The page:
With there being no excuse, I shall make no attempt to excuse Suarez for his behaviour – he was in the wrong and is deserving of a suspension according to footballing rules. In addition, you’d hope and expect that Liverpool Football Club will endeavour to give the incident, it’s causes, and it’s consequences, their attention – indeed, you’d hope that they’ve been doing so behind-the-scenes for fourteen months already. Luis Suarez engaged Giorgio Chiellini in an act of violent conduct and is fully-deserving of appropriate disciplinary punishment.
It’s the hysteria that is frustrating, however. It’s the hysteria that makes the incident frustratingly difficult to avoid. Everyone involved with or interested in football is going to be talking about this on Wednesday. Indeed, even some not even interest in football are likely to pass comment and judgement – rather like in the aftermath of the unusual incident between Eden Hazard and the Swansea City ball boy in January 2013. Suarez’s was an act of violent conduct – not unsual within a footballing context – that was shocking due to its unusual nature. Pundits have already grapped with the incident – Danny Murphy tip-toed around implying that it would have been more acceptable had Suarez been provoked, whilst Savage and Hartson considered the alleged bite as higher up an imaginary violent-conduct hierarchy than a headbutt or lashing-out with an arm or a leg, respectively.
The FA and FIFA definitions of ‘violent conduct’ are almost identical, citing the use of “excessive force or brutality against an opponent when not challenging for the ball”. Hysteria, with apologies for repetition, is what will follow Tuesday’s incident amongst football supporters, commentators, and media, as well as footballing ‘outsiders’. I wish not to get drawn into a hierarchical assessment of various historical and recent incidents, but a torrent of vitriolic opinion inevitably looms I can’t help but think that it’s somewhat disproportionate to its source – even within the surreal boundaries of the footballing context. It’s perfectly understandable that the incident will command disproportionate media attention, carrying such news value (a nod to Galtung and Ruge!) – it’s shock value is its most striking attribute, whilst the fact it concerns repeat offender and world-class footballer, Premier League-villain, Luis Suarez only heightens its claim to column inches. Second-thoughts are surely warranted, however.
In earlier cases concerning Luis Suarez, Jermain Defoe’s bite of Javier Mascherano in 2006 has been cited – as Defoe was booked, the FA declined to take subsequent disciplinary action. The only remotely similar incident that springs to mind immediately is Fernando Torres’ scratch of Jan Vertonghen in 2013 – like Defoe, Torres escaped punishment. Suarez’s castigation in the coming days will eclipse these examples as if they never existed. Is it worse?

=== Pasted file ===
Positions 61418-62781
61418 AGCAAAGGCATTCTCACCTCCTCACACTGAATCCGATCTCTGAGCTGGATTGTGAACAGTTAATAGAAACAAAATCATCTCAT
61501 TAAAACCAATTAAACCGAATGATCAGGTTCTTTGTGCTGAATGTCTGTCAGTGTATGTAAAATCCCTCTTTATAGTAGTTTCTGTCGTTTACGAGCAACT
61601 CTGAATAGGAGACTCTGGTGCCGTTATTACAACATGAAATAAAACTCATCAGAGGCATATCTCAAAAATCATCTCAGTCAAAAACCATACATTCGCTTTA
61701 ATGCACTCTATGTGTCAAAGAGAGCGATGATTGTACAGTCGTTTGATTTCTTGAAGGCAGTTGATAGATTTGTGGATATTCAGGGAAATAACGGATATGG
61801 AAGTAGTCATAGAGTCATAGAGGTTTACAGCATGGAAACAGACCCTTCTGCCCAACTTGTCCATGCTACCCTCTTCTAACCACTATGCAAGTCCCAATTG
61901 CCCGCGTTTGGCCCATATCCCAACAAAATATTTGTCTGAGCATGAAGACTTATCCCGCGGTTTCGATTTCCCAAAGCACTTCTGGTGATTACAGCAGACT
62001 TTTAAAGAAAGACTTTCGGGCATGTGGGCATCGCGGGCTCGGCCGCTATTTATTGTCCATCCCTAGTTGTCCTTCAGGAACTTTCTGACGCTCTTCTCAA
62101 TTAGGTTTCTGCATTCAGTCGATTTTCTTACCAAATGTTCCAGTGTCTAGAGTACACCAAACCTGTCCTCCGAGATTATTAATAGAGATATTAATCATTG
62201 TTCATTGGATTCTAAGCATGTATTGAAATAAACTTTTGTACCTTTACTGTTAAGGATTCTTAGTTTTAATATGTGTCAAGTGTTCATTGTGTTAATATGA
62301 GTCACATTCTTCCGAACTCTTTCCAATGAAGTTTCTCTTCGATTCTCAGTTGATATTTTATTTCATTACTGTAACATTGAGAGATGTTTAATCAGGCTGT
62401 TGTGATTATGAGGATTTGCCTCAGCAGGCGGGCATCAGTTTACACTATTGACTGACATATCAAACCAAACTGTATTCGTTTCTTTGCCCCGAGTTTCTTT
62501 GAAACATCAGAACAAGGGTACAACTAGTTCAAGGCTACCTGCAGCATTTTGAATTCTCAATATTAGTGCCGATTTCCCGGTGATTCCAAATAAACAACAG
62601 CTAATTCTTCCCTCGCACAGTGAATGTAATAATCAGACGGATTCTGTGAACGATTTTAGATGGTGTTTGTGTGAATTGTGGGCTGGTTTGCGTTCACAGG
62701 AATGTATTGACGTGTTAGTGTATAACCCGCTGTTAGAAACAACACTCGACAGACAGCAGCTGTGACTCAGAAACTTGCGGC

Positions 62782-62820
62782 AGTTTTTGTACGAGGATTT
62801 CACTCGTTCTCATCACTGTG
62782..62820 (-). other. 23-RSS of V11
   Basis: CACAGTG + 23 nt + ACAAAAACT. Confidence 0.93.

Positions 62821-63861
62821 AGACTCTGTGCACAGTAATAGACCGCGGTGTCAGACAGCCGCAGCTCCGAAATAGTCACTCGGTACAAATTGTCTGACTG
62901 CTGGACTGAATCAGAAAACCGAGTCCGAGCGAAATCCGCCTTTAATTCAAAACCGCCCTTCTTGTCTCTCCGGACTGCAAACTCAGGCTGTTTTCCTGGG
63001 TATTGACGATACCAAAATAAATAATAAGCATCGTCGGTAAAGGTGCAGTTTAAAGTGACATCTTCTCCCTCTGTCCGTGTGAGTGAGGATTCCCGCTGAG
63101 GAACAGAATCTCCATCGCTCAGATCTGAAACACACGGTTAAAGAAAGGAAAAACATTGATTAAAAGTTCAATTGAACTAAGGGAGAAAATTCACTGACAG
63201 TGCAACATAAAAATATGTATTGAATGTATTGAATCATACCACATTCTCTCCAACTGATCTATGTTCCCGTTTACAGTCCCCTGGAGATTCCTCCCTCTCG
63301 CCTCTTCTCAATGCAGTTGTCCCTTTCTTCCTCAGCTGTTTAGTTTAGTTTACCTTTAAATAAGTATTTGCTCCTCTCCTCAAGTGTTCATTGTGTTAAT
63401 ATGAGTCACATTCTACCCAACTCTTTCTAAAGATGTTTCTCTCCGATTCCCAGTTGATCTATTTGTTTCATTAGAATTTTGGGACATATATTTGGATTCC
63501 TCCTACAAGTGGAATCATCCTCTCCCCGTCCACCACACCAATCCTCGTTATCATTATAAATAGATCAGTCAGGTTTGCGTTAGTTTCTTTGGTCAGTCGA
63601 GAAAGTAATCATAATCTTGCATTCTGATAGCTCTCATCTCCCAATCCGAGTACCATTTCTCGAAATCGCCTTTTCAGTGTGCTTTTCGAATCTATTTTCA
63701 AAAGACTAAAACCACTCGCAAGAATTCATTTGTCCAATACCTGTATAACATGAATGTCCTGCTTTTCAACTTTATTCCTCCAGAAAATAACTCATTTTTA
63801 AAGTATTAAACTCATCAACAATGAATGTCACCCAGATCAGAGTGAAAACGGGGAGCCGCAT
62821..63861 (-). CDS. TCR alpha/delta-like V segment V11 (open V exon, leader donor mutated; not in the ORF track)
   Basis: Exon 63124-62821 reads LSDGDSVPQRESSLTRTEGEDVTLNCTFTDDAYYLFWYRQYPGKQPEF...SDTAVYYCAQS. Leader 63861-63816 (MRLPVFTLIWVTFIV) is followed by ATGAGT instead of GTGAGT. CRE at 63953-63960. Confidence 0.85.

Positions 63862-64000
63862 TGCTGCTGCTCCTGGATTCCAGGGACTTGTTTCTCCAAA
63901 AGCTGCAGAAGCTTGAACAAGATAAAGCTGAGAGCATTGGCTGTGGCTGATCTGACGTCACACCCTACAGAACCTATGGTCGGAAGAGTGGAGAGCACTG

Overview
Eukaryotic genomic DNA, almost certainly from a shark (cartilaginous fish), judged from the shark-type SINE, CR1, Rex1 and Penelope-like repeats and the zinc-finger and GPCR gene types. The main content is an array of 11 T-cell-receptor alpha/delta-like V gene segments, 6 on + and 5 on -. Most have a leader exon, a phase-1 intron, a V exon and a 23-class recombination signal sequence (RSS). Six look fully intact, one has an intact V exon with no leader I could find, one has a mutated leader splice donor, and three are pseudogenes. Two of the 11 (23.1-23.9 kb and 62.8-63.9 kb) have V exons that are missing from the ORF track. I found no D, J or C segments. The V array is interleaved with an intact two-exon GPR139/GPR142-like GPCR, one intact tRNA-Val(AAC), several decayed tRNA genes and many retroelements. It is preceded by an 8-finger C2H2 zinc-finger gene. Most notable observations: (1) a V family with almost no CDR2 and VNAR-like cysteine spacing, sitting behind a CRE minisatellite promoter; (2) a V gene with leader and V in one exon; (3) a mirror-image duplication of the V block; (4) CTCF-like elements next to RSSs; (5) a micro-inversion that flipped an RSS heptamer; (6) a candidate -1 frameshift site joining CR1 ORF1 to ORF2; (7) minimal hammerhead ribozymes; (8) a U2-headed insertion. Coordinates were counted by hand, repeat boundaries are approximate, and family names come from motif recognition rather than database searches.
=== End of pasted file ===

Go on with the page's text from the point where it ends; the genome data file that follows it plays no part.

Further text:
Ben Thatcher’s assault on Pedro Mendez in 2006 is one of the worst footballing offences that springs to mind and the then-Man City player was duly chastised and punished for his offence (the FA applying an initial eight-game ban). Roy Keane’s horrific and infamous challenge on Alfe-Inge Haaland in 2001 was dealt with in a routine manner until Keane’s revelation that it was pre-meditated prompted the FA to issue a five-match ban. Many think that Luis Suarez should face greater sanctions due to his World Cup misdemeanour. Was his act worse than these two examples? What about Mourinho?
In a number of rapid-fire messages to my Dad, having seen the BBC pundits, Twitter, and RAWK offer opinion on Tuesday’s incident, I suggested that Luis Suarez’s act was inexcusable but that ‘thousands’ (this may have been an ambiguous detail, admittedly) of worse offences that have no place on a football pitch have occurred on football pitches. I suspect that ‘thousands’ more will. Look out for a few of them during this World Cup – you’ll have already seen a couple.
I make no apologies for making use of Liverpool-focused incidents – they’re naturally my most convenient resource and I’m writing this well-beyond midnight, midweek. Was Suarez’s act against Chiellini worse than Gerrard on Gary Naysmith (three-match ban)? Was it worse than Michael Essien on Hamann? How about Frank Lampard on Alonso, or Daniel Agger on Torres? Was it worse than when Carragher hurt Nani, or Kevin Mirallas on Suarez himself? How about Samuel Eto’s hatchet-job on Jordan Henderson? Thinking about England’s recent World Cup warm-ups versus Ecuador and Honduras, was Suarez’s offence definitely worse than that of Antonio Valencia on Raheem Sterling or Emilio Izaguirre striking the ball at Daniel Sturridge maliciously from close range? Zinedine Zidane has yet to serve his World Cup ban, whilst Neymar’s recently avoided a ban and serial-‘elbower’ Marouane Fellaini has netted during this World Cup.
Again, I wish not to be drawn into tit-for-tat arguments over Luis Suarez’s clash with Giorgio Chiellini but it is clear that there will be an awful lot of comment on the incident and, indeed, there is already a clamour for a significant ban. We await FIFA’s likely disciplinary action, with it seemingly unthinkable that they will take none. The FA are unlikely to act, though they’d probably love to, due to the precedent it would set – many will, however, turn their attention onto the AUF and Liverpool Football Club to see if any internal action is taken.
There’s no excuse at all for Luis Suarez’s apparent bite of Giorgio Chiellini during Tuesday’s 2014 World Cup Group G encounter – nor is there any excuse for any form of violent conduct within a footballing, or any other, environment. He’s fully deserving of any extra criticism that comes his way as a repeat offender, too. Nor should these throwaway comparisons with other ugly scenes from footballs recent past be seen as making light of Suarez’s act – it was truly despicable and, as with all others, has no place in or out of football. ‘It wasn’t as bad as…’ just doesn’t cut it as an excuse.
My opinion on the act itself goes little beyond that – I can’t revert to the initial mocking denial but the eye-rolling frustration still seems appt. It can’t be blindly ignored but neither do I think it means that Liverpool and Suarez must sever ties. I just hope that we can see Tuesday’s incident for what it was – Luis Suarez committed a deplorable act of violent conduct and is deserving of disciplinary retribution. Amidst the inevitable vitriol and hysteria, an act of violent conduct was committed – it should be judged as such, rather than for its novel and shock value.
Originally published at: http://www.theredmentv.com/blog/p/15360